Updating Quality Standards for Nuclear Medicine and Radioactive Materials
Nuclear medicine and medical imaging have transformed how many diseases are evaluated and treated in modern healthcare practice. Molecular imaging—such as positron emission tomography (PET)—has made it possible to view what is happening inside of the body at a molecular and cellular level, using non- or minimally-invasive approaches. This also enables physicians to determine how a body is functioning and to measure certain chemical and biological processes (e.g., tumor presence and activity detected through PET). Radioactive drugs containing small amounts of radioactive materials provide valuable diagnostic and patient management information in the treatment of certain cancers, heart disease, brain disorders such as Alzheimer’s and Parkinson’s disease and more.
Significant advances in medical technologies in recent decades combined with a deeper understanding of disease pathologies at a molecular level have made the use of advanced diagnostic imaging more important than ever. With the advent of personalized medicine (i.e., delivering the right treatment to the right patient at the right time), medical imaging and nuclear medicine will, without doubt, continue to play transformative roles in how we diagnose and tackle many diseases.
A scientific, nonprofit organization that develops standards for medicine quality in the U.S., the U.S. Pharmacopeial Convention (USP) makes its public standards available for use by industry, academia, regulators, healthcare professionals and other stakeholders. USP’s published standards—in the form of specifications for identity, strength, quality and purity in drug product and ingredient monographs as well as information and procedures in general chapters—appear in the compendia, U.S. Pharmacopeia—National Formulary (USP–NF).
As medicines and the technologies used to make them evolve and improve over time, USP’s standards must also evolve. Part of USP’s ongoing effort to ensure that its standards support medicines of reliable and consistent quality is to undergo continuous review and revision of its standards. Working to ensure that its standards are up-to-date and reflect “state-of-the-industry” practices is a high-level priority of USP, and we are currently revising several general chapter standards related to radioactive articles.
Revising and modernizing standards for radioactive articles
This month, USP published a revised General Chapter <821> Identification and Assay of Radionuclides (formerly titled Radioactivity) in Pharmacopeial Forum (PF), USP’s online publication for posting and receiving comments to new and revised standards (access to PF is free and requires a one-time registration). General chapters are referenced in individual USP–NF product monographs, and chapters designated below-1000 typically include procedures that are to be conducted as part of a monograph standard’s specifications for quality. Approximately 125 USP–NF monographs related to nuclear medicines and radioactive materials includes references to <821>.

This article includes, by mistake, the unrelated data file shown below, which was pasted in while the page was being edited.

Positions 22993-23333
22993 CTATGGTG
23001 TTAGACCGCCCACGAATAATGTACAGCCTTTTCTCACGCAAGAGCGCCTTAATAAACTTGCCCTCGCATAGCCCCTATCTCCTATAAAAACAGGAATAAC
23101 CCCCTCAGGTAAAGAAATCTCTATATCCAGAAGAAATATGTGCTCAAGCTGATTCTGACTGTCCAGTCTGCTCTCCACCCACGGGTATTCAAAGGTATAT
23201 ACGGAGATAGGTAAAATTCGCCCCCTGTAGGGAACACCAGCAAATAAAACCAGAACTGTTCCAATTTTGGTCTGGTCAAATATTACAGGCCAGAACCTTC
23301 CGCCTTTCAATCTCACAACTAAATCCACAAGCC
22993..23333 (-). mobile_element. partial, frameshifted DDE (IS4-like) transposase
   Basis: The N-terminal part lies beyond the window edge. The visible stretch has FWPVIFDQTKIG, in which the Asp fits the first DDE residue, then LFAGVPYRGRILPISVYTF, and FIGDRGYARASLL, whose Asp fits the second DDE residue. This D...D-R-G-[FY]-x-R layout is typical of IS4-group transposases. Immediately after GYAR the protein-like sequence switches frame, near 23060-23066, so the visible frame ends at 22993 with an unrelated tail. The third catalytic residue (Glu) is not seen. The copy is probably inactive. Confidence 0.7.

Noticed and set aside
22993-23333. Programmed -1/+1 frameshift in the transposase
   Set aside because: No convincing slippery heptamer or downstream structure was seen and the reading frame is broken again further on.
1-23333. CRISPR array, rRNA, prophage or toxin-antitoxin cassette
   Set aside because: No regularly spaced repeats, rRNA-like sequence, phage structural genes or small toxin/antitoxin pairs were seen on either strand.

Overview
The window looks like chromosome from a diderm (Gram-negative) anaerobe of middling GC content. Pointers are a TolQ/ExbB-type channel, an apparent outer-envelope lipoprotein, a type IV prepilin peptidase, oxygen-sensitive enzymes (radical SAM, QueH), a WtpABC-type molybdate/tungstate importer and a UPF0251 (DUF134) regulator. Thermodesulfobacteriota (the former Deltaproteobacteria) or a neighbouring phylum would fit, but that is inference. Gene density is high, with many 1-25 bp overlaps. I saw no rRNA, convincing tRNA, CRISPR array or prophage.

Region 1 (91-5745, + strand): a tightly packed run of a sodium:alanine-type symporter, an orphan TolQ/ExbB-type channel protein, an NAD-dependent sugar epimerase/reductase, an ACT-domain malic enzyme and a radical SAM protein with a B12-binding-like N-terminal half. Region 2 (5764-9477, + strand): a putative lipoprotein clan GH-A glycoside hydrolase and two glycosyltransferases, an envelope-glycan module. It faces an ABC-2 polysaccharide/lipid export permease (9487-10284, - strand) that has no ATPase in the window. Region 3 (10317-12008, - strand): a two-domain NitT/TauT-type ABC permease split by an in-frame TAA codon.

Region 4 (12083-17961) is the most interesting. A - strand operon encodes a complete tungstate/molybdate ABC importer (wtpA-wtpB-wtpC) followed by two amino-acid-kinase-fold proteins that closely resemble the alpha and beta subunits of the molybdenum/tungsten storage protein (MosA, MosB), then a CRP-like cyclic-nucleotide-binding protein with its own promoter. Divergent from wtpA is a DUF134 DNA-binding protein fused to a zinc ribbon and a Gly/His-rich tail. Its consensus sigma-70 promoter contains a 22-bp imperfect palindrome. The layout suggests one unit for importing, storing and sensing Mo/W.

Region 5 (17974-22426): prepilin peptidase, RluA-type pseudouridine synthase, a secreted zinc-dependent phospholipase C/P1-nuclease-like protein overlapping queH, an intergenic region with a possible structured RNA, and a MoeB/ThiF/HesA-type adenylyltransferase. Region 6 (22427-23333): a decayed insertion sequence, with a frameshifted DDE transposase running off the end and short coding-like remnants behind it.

The revised chapter contains procedures and information about instrumentation used in the identification and assay of radionuclides, along with information on calibration and maintenance of instruments. Proposed changes to <821> also include requirements for detector resolution, allowed variations in instrument performance, and appropriate intervals for performance checks.
New General Chapters <1821> Radioactivity—Theory and Practice and <1823> Positron Emission Tomography—Information were also posted this month on PF for public comment. General Chapter <1821> describes types of radioactive decay and radioactive emissions, the use of radioactive standards for instrument qualification and calibration, and instrumentation for detection and measurement of radioactive emissions. General Chapter <1823> includes relevant information regarding PET radionuclides, production, quality assurance, and quality attributes of PET drugs that meet the needs of patients, research subjects, medical institutions, clinical researchers and other members of the PET community. All three general chapters include a glossary of terms commonly used in current practices.
Public comments sought
Receiving public comments on our evolving standards is a hallmark of USP’s long-standing and transparent standards-setting process. In order to develop standards that are robust, scientifically sound and reasonable, we must receive input from our stakeholders.
The deadline for the public to comment on PF on General Chapters <821>, <1821> and <1823> is November 30, 2015. We hope to hear from those of you involved in the nuclear medicine and medical imaging community on these proposed chapters.
Ravi Ravichandran, Ph.D., is a principal scientific liaison in USP Chemical Medicines. To gather feedback on its standards, USP works closely with stakeholder groups and organizations such as the Society of Nuclear Medicine and Molecular Imaging, a member organization of the U.S. Pharmacopeial Convention. USP’s member organizations guide and facilitate USP's work toward achieving its mission of improving global health through public standards and related programs that help ensure the quality, safety, and benefit of medicines and foods.